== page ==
As she grapples with understanding her own identity, she is further pulled in by the lore of her father who insists on teaching and maintaining traditional Japanese culture within his household. She is being torn between who she is, who society thinks she is and who her father wants her to be.  
Ultimately, Jeanne, even as an adult looking back, realizes that Manzanar served as a birthplace that forced her to make sense of the complexity of her multiple identities at a young age. As an adult, she makes peace with the fact that although she was a victim, she still has a choice to make about the ways in which Manzanar will affect her and those around her.
2. How did the interned Japanese create a sense of community in the camp?
Community is often a word that describes a group of people who elect to live together, share and/or work together based upon shared interests and common goals. Such was not the case in Farewell to Manzanar. The Japanese-Americans find themselves living in a community that is not of their own choosing.
Isolated and detached from life as they knew it, the members of Mazanar have to find ways to work collaboratively in order to survive and to maintain their dignity and pride. When forced to live in subpar conditions, including unsanitary and public restrooms, they discover how to make the best of a worse-case scenario. Although the camps are not suitable for human residence nor are they safe, they negotiate, barter and work collectively, including sharing food, supplies and other basic necessities.  By  working collaboratively, a community emerged.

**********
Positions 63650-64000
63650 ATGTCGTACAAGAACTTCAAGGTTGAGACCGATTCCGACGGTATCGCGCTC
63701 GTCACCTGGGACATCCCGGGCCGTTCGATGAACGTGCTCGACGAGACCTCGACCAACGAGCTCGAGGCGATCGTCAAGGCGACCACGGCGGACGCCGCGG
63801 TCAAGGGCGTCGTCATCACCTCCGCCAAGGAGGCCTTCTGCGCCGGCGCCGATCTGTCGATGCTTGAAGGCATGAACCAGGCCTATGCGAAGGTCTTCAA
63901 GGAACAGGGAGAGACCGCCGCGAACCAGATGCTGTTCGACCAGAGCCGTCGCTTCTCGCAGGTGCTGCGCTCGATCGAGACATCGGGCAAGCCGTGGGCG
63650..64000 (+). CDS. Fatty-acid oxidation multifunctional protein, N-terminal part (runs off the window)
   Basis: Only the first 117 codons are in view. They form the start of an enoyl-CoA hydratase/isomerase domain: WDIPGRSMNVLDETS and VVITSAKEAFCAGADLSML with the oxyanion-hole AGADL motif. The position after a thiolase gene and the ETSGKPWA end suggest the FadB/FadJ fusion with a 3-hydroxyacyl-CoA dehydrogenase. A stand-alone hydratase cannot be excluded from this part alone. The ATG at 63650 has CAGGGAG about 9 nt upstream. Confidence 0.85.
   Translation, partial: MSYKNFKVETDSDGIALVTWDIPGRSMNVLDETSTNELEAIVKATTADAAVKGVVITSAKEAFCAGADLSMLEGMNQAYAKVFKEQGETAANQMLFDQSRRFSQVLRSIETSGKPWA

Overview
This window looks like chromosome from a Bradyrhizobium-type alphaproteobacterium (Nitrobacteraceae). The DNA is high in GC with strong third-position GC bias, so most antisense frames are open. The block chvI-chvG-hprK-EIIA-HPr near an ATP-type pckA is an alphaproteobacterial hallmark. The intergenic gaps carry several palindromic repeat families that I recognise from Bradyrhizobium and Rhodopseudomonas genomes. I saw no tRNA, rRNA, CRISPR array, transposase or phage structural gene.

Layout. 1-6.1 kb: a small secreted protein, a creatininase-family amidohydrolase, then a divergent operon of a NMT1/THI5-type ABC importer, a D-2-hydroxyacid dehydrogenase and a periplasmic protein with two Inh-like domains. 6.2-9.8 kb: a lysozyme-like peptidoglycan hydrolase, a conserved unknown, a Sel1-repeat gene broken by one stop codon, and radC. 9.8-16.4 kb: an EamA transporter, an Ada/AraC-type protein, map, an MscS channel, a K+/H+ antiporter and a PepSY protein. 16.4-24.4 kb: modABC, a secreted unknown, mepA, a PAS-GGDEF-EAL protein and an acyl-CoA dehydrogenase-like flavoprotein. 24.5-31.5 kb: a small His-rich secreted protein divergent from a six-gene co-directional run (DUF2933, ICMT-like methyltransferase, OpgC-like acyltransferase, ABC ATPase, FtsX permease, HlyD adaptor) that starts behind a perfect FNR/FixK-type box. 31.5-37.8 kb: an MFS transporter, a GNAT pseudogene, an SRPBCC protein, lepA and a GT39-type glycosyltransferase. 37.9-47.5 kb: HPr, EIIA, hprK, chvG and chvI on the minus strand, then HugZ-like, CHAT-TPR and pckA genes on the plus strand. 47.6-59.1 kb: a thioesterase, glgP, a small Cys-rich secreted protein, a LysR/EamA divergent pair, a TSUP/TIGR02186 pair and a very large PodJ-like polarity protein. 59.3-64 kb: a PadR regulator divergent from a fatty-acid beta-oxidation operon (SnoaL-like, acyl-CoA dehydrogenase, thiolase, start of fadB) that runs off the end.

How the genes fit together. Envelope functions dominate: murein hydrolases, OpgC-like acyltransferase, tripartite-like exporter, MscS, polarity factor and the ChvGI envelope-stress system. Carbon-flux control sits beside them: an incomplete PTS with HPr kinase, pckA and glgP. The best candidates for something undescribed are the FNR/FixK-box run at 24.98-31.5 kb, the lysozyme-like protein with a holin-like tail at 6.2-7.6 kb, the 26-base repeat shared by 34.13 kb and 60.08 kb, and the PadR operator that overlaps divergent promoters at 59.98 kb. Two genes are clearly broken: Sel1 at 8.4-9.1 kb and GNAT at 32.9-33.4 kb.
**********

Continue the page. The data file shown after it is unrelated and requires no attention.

Community takes on a very different meaning as each member plays a different role. Mama and other women in the community find themselves responsible for holding  their family’s together while their husbands are working in the camps, imprisoned or fighting overseas. Oldest children also play important roles in financially supporting their families.